The former Chief Executive of News International, Rebekah Brooks, has appeared before a London court to face charges relating to phone hacking.
"She faces three charges of phone hacking," Al Jazeera's Tim Friend, reporting from London, said on Monday.
The 44-year-old Brooks, who oversaw media mogul Rupert Murdoch's British newspaper group, has been charged with illegally intercepting voicemail messages.
"This case goes to the start of the British establishment, and raises questions about the [British prime minister David Cameron's] judgement," the Al Jazeera correspondent said, noting the prime minister's close ties with two of the accused, including Brooks.
During her brief appearance on Monday, Brooks was given the conditions of her release on bail regarding travel and who she can contact. Brooks is due to reappear in court later this month.
Brooks, a former editor of now-defunct News of the World newspaper, is close to Murdoch and was friends with successive British prime ministers. She resigned as chief executive of News International in July 2011 over revelations of phone-hacking by reporters at one of her papers.
The phone-hacking scandal at the News of the World Sunday tabloid, which Murdoch abruptly shut down last July to try and limit the damage, set off a chain of events that have dominated the British news agenda for a year and are still playing out.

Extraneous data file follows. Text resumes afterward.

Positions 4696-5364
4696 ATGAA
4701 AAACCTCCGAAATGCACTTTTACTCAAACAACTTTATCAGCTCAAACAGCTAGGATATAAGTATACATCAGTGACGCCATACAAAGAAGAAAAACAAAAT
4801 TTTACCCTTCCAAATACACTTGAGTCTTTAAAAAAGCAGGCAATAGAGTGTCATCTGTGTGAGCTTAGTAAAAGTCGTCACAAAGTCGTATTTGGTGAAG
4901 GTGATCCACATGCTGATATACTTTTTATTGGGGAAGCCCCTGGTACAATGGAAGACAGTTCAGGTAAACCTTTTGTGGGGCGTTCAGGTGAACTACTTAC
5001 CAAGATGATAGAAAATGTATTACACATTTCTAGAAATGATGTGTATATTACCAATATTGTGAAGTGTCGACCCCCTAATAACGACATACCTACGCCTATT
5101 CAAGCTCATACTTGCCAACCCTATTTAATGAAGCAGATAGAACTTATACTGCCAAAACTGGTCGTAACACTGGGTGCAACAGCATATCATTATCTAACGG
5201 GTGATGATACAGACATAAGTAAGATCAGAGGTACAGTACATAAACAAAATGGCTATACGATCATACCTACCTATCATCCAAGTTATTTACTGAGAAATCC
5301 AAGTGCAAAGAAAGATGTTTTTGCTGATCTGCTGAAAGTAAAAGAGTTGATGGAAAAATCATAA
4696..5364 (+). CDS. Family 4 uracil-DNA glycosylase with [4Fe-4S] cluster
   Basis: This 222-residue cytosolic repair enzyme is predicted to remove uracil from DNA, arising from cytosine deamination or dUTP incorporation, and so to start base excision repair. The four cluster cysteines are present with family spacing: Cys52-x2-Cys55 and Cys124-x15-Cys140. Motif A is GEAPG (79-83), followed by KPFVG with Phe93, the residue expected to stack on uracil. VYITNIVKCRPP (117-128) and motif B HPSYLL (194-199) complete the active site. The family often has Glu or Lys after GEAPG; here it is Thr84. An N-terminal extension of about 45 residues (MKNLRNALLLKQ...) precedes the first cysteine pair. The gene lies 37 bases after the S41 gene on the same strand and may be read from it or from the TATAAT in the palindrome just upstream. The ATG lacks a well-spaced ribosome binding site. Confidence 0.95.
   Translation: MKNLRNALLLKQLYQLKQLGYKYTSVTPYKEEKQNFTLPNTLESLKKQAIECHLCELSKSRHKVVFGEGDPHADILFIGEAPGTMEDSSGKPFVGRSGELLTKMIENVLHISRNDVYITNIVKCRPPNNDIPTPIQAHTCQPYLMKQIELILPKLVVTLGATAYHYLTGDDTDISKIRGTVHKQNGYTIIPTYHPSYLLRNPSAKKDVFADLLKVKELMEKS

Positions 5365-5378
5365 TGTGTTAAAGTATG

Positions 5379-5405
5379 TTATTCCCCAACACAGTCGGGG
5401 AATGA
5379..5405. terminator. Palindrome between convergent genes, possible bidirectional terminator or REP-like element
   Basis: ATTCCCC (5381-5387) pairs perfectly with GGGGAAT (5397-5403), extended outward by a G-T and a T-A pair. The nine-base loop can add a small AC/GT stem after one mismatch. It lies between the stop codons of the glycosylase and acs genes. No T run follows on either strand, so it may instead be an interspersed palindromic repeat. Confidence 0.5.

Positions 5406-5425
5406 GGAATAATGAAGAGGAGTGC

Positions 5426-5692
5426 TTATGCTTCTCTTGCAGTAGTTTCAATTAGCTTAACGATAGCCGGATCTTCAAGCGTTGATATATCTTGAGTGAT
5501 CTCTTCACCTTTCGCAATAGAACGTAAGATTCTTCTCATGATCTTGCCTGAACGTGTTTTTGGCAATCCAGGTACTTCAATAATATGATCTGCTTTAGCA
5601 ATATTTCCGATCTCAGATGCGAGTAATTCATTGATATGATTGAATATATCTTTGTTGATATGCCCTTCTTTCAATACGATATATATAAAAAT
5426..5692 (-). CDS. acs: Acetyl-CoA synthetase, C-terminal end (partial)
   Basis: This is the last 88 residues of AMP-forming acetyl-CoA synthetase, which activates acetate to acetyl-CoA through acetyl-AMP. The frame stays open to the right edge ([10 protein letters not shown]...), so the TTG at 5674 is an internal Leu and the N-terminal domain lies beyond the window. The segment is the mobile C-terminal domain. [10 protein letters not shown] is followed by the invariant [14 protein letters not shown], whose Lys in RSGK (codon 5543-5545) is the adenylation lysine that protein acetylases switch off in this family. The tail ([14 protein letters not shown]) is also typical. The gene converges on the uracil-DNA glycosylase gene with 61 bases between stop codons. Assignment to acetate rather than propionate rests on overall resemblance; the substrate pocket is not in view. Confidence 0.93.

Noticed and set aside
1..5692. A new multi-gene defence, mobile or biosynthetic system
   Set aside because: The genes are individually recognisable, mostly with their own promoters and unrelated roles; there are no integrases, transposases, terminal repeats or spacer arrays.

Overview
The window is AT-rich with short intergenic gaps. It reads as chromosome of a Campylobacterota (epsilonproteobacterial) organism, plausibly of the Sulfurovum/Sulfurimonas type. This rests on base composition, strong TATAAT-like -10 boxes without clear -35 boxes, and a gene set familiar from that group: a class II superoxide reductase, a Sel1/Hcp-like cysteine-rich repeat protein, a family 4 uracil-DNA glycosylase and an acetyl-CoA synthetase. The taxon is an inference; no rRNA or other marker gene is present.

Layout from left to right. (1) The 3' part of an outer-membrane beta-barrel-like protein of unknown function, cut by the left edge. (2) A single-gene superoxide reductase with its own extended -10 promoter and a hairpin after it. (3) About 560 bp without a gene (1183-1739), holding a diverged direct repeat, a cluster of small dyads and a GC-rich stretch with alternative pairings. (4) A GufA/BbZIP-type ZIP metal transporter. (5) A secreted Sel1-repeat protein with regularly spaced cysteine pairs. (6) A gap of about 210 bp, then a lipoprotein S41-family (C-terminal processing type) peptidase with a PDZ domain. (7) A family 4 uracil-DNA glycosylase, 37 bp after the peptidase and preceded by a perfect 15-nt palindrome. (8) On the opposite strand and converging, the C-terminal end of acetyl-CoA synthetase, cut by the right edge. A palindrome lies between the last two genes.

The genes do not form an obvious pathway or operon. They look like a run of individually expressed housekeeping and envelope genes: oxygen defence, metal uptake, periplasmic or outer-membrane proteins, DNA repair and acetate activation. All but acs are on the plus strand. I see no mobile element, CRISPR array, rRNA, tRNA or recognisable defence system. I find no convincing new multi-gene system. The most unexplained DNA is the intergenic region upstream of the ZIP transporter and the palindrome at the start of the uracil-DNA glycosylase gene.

More than 50 journalists and public officials have been arrested on suspicion of hacking or corrupt relationships, and a public inquiry has exposed ties too close for comfort between Murdoch's inner circle and the men at the top of government.
As editor of the News of the World, where the trouble began, and later of the Sun, Britain's most read newspaper, Brooks once wielded enormous influence as she sent her reporters after the secrets of the rich and the powerful.
But since the phone-hacking scandal exploded in July 2011 she has turned from hunter to prey, her every appearance in public drawing crowds of paparazzi and her every word dissected by a gleeful press.
The scandal has not only rocked News Corporation, it has put the notoriously aggressive British press under the spotlight and embarrassed senior politicians, including Cameron, over their often cosy ties with the Australian-born businessman.